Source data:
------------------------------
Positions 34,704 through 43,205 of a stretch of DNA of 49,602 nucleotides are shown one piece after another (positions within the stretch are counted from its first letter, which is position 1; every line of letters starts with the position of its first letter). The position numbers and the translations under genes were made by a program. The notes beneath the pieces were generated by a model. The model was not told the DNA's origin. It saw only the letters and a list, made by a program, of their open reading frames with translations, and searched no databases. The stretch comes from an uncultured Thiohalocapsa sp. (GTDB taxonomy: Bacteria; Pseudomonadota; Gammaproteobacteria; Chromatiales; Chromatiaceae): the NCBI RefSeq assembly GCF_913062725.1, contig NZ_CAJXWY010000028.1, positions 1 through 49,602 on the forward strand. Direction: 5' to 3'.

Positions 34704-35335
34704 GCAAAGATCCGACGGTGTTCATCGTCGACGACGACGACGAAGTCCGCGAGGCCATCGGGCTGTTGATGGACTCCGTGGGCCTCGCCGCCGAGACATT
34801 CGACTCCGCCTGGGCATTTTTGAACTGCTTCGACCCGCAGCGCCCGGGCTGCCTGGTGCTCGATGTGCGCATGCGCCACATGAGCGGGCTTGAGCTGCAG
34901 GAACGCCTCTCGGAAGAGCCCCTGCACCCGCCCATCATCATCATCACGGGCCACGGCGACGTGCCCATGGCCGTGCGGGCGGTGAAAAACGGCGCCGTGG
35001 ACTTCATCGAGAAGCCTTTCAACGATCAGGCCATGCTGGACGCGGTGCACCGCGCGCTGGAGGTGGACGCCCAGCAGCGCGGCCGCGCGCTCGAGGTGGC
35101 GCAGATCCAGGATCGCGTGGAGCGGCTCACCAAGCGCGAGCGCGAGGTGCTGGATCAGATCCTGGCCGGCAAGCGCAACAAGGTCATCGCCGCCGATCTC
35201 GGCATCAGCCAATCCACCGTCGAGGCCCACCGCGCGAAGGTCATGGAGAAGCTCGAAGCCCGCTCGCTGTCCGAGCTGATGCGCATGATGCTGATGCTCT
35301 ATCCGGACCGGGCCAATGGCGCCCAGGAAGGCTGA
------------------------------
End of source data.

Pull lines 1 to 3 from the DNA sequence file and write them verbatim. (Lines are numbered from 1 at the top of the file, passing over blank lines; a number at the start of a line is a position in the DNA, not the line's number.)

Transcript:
Positions 34,704 through 43,205 of a stretch of DNA of 49,602 nucleotides are shown one piece after another (positions within the stretch are counted from its first letter, which is position 1; every line of letters starts with the position of its first letter). The position numbers and the translations under genes were made by a program. The notes beneath the pieces were generated by a model. The model was not told the DNA's origin. It saw only the letters and a list, made by a program, of their open reading frames with translations, and searched no databases. The stretch comes from an uncultured Thiohalocapsa sp. (GTDB taxonomy: Bacteria; Pseudomonadota; Gammaproteobacteria; Chromatiales; Chromatiaceae): the NCBI RefSeq assembly GCF_913062725.1, contig NZ_CAJXWY010000028.1, positions 1 through 49,602 on the forward strand. Direction: 5' to 3'.

Positions 34704-35335
34704 GCAAAGATCCGACGGTGTTCATCGTCGACGACGACGACGAAGTCCGCGAGGCCATCGGGCTGTTGATGGACTCCGTGGGCCTCGCCGCCGAGACATT